Simple Silhouette Double Exposures in GIMP

A very simple tutorial for creating a simple silhouette or portrait double exposure using the open-source image editor GIMP. GIMP is free to download and use on Windows, Mac & Linux systems, and is a good alternative to Photoshop. Download it here.


All you need for the following tutorial is a computer with GIMP installed and two photographs. For the best results, take your silhouette or portrait picture in front of a well-lit white wall. Good backgrounds to play around with might include trees, cityscapes, or textured photos of water or brickwork. For this example I have used a simple self-portrait I took against my living room wall and a photo of bare winter tree branches against a grey sky. The images are the same size (un-cropped, as if straight out of camera), which makes layering them very simple.

Once you have chosen your two images, you need to open GIMP and import the images as layers. To do this, go to ‘File’ which is on the navigation bar on the top left, and scroll down to ‘Open as Layers’. Find the images you wish to use, holding down your ‘Ctrl’ key to select multiple images.

At this stage it’s important to check the order of your layers. For this tutorial to work, you need to make sure that your textured layer is at the top of your layers stack. If it’s not, simply drag and drop it at the top of your stack.

Next, you need to make your textured layer transparent. This is so that you can erase parts of this layer in a later step to achieve a neat outline for your final image.

To make your textured layer transparent, right click on it in your ‘Layers’ panel (if your layers panel is missing, use ‘Ctrl+ L’ to open it). An options panel will appear, and you need to scroll down to the bottom and select Add Alpha Channel’.

This is where the fun begins. In order to blend the two layers, select the textured layer in your layers panel (by left clicking on it) and at the top where the panel reads ‘Mode: Normal’ scroll down to ‘Lighten Only‘. You should now see your two images begin to merge.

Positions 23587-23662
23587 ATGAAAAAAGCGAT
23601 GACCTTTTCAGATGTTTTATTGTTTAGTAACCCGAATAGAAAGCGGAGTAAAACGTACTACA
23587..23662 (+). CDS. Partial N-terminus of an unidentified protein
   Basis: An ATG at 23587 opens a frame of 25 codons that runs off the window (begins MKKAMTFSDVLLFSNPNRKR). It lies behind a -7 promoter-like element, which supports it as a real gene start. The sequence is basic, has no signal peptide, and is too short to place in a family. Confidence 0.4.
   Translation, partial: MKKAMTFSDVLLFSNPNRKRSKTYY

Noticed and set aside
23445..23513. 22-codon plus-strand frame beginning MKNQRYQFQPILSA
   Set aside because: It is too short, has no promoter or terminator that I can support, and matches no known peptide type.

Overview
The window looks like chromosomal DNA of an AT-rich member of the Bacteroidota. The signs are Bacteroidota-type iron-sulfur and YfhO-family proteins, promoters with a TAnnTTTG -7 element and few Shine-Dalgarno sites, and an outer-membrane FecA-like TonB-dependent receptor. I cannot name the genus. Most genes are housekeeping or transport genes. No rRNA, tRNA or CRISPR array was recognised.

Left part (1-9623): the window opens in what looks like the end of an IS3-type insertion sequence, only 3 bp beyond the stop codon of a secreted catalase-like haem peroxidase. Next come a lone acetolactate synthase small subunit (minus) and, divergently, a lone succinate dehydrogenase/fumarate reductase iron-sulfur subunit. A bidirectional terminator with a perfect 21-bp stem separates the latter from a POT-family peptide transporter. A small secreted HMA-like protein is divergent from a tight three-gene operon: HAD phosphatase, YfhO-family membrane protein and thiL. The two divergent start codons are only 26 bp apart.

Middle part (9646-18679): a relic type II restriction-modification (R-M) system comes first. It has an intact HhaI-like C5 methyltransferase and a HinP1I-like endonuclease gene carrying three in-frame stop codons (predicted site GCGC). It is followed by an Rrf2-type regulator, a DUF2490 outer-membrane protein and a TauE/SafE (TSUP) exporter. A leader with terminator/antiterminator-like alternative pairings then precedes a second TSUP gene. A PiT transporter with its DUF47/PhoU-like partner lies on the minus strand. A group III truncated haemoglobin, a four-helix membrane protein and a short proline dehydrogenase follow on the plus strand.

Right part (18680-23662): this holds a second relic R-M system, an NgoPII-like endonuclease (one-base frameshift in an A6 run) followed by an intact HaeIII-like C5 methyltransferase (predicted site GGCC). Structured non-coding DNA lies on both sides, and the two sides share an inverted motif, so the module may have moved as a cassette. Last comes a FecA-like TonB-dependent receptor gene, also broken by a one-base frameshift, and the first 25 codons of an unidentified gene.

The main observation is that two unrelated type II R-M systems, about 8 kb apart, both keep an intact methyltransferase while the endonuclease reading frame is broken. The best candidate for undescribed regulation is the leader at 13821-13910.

Repeat step 3, but for the silhouette or portrait layer. However, instead of selecting ‘Lighten Only’, select ‘Overlay’.

At this stage you will notice that the textured layer (in this example, the tree branches) shows through quite clearly on both sides of the portrait. There’s nothing wrong with this if that’s the effect you’re going for. However, if you’d like to achieve a clean outline, you need to make a few adjustments.

Select the portrait layer in the layers panel, right click, and select ‘Duplicate Layer’. This creates an additional, overlay version of your portrait layer which darkens the portrait and cleans up a large part of the excess textured layer (the branches, in this example). Not all of it though. For the final touches, we need to use the ‘erase’ tool.

This step is optional. At this stage, you may like to adjust the opacity of each individual layer. For example, you may choose to make the textured layer slightly more transparent, or perhaps you’d like the portrait to be a little faded and ethereal. These are simple changes to make. Simply select the appropriate layer in the layers panel, and pull the opacity slider to the left or to the right to achieve your desired effect.

When you duplicated the portrait layer and added an overlay (steps 4 & 5) you largely cleaned up the outline of your final image. If there are small areas where the outline isn’t sharp and clean, select the ‘erase’ tool from your toolbox (if your toolbox is missing re-add it using Ctrl + B), and carefully touch up the edges of your silhouette.